"Edith Wetmore was one of the last who had 'John the Butler' and 'Annie the Maid,' " said Harle Tinney, whose husband's family bought Belcourt Castle in 1956 and opened it for public tours a year later.
Harle and Donald Tinney now live in 25 rooms in the west and south wings of the second floor.
Eileen Slocum has watched the passage from private to public from her Harold Carter Brown House, a 100-year-old Gothic revival-style estate built by her uncle, a member of the family that established Brown University.
She is one of a diminishing number of year-round residents along Millionaires' Row.
The interior design and furnishings of Slocum's own home have remained virtually unchanged for a century, when Harold Brown commissioned the house for his new bride, Georgette Wetmore Sherman, Eileen Slocum's aunt.
Sterling silver, crystal and china lamps and vases, bronze and plaster statues and walls of leather-bound books fill the stately home which the Slocums have occupied for 34 years.
The society belles of the Golden Age often never married, Slocum recalls.
"There were a lot of maidens," she said. "The children of these business magnates, they just never married. My mother felt the Wetmores couldn't find anyone their equal."
Harle Tinney said, "The Tinney family has had the best and the worst of both worlds. We've enjoyed the society aspect, but we all work, we're craftsmen."
"We have been into the kitchen," she added with a laugh. "There were many, many estate owners who never stepped into the kitchen."
But those kitchens bought flour and sugar by the barrels--each only a week's supply with all the entertaining, restaurant-sized griddles and stoves, and servants poring over the week's menus.
About 800,000 tourists a year are herded through the mansions, many overseen by the Newport Preservation Society, ranking them the top tourist draw in the state.
"I felt very sad to see, one by one, the owners die," Slocum said. "But I feel the houses remain as monuments to them."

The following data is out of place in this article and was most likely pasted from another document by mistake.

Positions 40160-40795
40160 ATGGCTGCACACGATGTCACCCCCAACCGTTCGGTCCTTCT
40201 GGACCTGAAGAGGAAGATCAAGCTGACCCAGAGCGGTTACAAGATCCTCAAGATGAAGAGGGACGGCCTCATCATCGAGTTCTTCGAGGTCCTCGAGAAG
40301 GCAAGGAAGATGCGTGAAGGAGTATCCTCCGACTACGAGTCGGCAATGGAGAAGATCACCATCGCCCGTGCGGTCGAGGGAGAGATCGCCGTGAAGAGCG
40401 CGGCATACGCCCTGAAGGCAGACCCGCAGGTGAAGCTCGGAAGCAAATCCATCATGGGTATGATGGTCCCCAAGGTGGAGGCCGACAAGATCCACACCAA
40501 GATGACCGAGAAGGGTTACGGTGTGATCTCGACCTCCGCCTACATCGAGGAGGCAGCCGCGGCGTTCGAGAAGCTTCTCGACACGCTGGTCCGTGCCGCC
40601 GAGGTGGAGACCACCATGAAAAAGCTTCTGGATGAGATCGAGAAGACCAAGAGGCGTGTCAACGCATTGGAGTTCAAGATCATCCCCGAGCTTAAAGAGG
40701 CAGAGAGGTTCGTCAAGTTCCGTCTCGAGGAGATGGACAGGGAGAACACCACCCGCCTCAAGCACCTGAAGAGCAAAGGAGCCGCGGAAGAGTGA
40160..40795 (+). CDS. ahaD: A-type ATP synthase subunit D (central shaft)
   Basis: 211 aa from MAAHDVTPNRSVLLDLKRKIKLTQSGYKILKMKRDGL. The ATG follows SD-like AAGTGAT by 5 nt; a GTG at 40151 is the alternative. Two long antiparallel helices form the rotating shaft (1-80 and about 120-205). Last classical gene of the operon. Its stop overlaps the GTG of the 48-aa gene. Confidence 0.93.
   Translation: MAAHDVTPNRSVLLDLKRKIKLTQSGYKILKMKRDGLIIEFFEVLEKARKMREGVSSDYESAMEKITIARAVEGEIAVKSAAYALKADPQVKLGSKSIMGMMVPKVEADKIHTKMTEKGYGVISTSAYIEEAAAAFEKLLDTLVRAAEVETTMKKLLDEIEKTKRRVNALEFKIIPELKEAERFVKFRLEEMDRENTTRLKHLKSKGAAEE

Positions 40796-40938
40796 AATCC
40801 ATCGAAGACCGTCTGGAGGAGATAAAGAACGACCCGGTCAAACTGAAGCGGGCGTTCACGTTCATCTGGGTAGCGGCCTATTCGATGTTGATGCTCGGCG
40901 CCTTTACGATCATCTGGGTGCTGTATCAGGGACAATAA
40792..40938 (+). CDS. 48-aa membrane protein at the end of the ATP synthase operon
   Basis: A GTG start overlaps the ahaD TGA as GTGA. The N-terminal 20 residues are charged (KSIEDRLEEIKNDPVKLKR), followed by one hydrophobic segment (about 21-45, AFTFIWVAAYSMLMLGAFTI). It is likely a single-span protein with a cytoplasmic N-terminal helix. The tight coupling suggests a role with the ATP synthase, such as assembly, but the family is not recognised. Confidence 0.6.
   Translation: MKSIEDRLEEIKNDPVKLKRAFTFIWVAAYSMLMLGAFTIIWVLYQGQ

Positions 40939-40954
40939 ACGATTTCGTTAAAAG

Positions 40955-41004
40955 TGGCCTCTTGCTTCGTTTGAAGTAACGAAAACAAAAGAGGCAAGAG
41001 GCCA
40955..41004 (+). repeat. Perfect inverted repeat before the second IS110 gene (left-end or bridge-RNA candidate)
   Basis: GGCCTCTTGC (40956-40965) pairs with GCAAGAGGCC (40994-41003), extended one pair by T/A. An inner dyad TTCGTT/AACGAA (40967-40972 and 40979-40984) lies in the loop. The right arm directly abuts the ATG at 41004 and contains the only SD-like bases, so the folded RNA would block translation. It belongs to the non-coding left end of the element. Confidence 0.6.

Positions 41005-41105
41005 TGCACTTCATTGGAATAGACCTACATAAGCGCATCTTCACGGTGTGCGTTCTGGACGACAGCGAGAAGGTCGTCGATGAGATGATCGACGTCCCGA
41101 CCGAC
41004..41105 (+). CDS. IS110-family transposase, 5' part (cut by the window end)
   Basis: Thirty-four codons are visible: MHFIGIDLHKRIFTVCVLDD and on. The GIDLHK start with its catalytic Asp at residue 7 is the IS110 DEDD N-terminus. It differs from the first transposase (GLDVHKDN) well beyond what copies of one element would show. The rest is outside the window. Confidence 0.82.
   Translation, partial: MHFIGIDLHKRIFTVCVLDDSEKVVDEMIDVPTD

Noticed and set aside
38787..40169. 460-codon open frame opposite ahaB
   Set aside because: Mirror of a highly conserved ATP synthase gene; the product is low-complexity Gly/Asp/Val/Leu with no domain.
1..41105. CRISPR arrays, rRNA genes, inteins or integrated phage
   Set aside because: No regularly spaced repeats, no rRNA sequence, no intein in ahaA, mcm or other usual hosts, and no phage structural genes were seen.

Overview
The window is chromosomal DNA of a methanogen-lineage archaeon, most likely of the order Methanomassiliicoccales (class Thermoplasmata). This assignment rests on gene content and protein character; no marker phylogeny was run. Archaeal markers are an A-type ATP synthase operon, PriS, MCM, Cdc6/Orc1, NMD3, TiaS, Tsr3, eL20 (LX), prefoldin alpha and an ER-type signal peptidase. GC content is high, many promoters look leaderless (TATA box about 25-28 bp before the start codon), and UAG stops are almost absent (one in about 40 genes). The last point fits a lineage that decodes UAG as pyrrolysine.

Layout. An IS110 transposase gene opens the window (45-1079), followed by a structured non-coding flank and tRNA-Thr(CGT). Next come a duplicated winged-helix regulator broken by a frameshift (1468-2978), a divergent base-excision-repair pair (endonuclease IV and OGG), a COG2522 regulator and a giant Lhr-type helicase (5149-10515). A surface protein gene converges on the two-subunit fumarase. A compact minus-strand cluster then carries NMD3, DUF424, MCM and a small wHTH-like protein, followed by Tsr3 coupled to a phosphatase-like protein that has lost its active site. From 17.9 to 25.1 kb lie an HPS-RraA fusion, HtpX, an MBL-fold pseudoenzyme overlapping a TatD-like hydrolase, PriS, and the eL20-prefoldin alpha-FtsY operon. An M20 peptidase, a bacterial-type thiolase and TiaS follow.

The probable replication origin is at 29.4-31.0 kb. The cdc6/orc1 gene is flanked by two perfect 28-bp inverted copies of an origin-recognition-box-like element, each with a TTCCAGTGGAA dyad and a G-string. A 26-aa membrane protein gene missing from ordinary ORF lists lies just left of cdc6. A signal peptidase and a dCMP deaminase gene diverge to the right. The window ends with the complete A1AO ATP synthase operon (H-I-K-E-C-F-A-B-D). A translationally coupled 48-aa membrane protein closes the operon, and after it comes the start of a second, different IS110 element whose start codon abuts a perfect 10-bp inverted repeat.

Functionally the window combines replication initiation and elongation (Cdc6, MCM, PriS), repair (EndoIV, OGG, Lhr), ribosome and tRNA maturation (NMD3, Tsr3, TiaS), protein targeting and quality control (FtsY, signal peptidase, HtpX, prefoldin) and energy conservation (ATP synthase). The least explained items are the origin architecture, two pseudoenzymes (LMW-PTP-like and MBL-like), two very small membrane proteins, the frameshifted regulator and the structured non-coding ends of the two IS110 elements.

Among Slocum's neighbors is Felix de Weldon, the eccentric sculptor whose memorial of U.S. Marines hoisting an American flag at Iwo Jima is displayed in Washington, D.C.
Others include tobacco heiress Doris Duke, known for bringing a pet camel into the solarium of her home to shield it from Hurricane Bob, and the Countess Szapary, who lives in the room of her childhood on the second floor of the sprawling Breakers, now a tourist attraction.
Newport plays host to more than 3.5 million visitors yearly, said Robert Rosenberg, president of the Newport County Convention & Visitors Bureau.
The former starting point for the America's Cup, and home of the International Tennis Hall of Fame, Newport also was host to the first international polo match in 1886, the first free public school in 1640 and the first circus in the United States in 1774.
Among the most popular draws is Hammersmith Farm, the "summer White House" of President John F. Kennedy and childhood summer home of his First Lady, Jacqueline Bouvier.
The couple were married in Newport and held their reception at Hammersmith--the only working farm in Newport.
Hammersmith was recently ranked the country's No. 1 site for a wedding reception in the bridal guide "Tried and Trousseau."
"I have to assume it's because President Kennedy and Jackie were married here," said Linda Michaud, special events director.
The mansion sits on 50 acres overlooking Narragansett Bay and was used as a backdrop for the film, "The Great Gatsby."
The estate, which at one time required 42 gardeners to maintain, was opened to the public in 1978.
About $3,400 buys four hours at the 28-room "cottage," excluding food and other costs. Couples must choose from "mansion-friendly" caterers--those with at least $1 million insurance, according to Michaud.
"It's like having a wedding in somebody's home," Michaud said.